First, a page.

Saturday, March 22, 2008

Playa Vista Condos Not Very Attractive to Buyers Compared to Nearby Marina Condo Developments.
Why? Because Playa Vista Never Built the promised mixed-use "live and shop in the same community" that they promised to their buyers.

Singles enclave harbors lofty ambitions

A former commercial area filling up with high-density housing attracts singles, artists and entertainment-industry workers.

By Diane Wedner, Los Angeles Times Staff Writer February 24, 2008,0,5319030.story

The loft-and-latte crowd is setting up house in the trendy Del Rey Arts District -- also known as the Marina Arts District. The tiny but flourishing neighborhood in Marina del Rey's old commercial hub is a hot spot for those with an artistic bent and is within walking distance of the beach and close to Venice's Abbot Kinney Boulevard.


This little slice of Marina del Rey -- roughly bounded by Beach Avenue to the north, Maxella Avenue to the south, Del Rey Avenue to the west and Redwood Avenue to the east -- once was farmland. By the 1940s, some commercial buildings had sprung up, and by the 1950s, a smattering of small residences had emerged amid the industrial and manufacturing complexes.The 1960s brought warehouses and food-processing plants, and in the 1990s, Internet companies and other "creative offices" opened in the grittier, less-pricey-than-Santa Monica community next to Marina del Rey's harbor.

By the early 2000s, developers saw a gold mine in this neighborhood whose manufacturing past was fading. Builders touted the area's proximity to beaches and bike paths, as well as the affordable prices, and buyers began purchasing the new condos and lofts, many of which still are going up.What it's aboutIf Hollywood's loft scene is about nightclubs and celebrities, and downtown's attracts young professionals, the Del Rey Arts District is all about the creative class.Artists and entertainment-industry workers are attracted to the high-density lofts and condos that feature flexible quarters for live/work arrangements.Tucked amid the auto-body shops, storage facilities and architectural offices are cutting-edge creative companies, such as advertising agency Ground Zero, which created the campaign for the Bijan cologne named after Michael Jordan. Some of the district's original brick buildings house a Pilates center and other trendy businesses.Not especially attractive to families, the district skews toward young, unattached buyers. At Element, John Laing Homes' 50-unit loft development, about 70% of the buyers are under 40 and 64% are single, said Kathy Kerr, director of sales for John Laing Homes Los Angeles/Ventura division. Prices range from about $569,000 for a 1,055-square-foot unit to $1.5 million for a 1,594-square-foot penthouse."Buyers in the district are hip, young, less mainstream," Kerr said. "They're TV writers, talent agents, they work for music companies and on film productions."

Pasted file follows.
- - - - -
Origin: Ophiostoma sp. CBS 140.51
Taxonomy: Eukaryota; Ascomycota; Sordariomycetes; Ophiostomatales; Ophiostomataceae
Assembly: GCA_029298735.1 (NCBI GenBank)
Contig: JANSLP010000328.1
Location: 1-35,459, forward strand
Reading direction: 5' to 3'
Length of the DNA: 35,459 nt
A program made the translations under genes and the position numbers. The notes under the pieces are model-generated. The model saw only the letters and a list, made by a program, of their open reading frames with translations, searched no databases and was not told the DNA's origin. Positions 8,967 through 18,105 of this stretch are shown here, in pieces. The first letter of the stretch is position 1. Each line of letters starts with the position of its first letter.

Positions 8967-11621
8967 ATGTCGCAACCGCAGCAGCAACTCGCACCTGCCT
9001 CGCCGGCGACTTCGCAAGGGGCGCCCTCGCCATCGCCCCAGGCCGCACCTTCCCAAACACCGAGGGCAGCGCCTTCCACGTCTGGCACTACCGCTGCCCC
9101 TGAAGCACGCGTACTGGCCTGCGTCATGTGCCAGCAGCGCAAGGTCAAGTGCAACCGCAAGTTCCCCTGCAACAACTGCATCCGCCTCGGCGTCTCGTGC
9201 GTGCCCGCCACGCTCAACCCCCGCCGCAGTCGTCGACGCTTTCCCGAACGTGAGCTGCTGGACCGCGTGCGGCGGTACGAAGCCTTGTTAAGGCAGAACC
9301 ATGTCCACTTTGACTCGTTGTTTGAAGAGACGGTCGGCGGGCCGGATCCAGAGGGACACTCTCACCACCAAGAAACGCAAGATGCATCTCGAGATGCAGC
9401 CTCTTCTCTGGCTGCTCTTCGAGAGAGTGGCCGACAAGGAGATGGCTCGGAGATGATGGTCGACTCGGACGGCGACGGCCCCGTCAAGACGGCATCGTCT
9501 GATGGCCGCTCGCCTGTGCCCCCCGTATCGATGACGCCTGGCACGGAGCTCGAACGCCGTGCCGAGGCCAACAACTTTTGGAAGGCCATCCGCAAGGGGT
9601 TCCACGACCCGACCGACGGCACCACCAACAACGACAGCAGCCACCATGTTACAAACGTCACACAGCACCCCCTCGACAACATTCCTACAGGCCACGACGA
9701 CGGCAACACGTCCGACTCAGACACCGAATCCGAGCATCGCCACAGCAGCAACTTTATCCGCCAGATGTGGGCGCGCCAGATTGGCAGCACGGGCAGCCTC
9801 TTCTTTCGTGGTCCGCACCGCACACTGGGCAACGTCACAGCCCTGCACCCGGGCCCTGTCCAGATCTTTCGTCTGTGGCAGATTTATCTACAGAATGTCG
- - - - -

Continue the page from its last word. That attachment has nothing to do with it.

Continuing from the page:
Insider's viewpoint

Lewis Lewis faced a choice two years ago: Buy a condo in neighboring residential giant Playa Vista or in the Marina's small arts district."It was an easy decision," the 55-year-old jewelry designer said. "I like walking, and here I'm near a bookstore, two movie theaters, supermarkets and Costco."Lewis works both from home and downtown, the latter commute requiring a 40-minute drive each way. So when she's in the district, she appreciates the five-minute stroll to the local shipping store, her herbal pharmacy and the beach. "I never have to leave the community when I'm home."

Home is an 800-square-foot, one-bedroom condo in Del Rey Terrace, in the heart of the district, that she purchased two years ago for under $500,000.The Mediterranean-style condo complex features a pool and spa, a screening room and lounge and a fitness center. One-bedrooms sell for $475,000 and up; a two-bedroom recently sold for $633,000. ...

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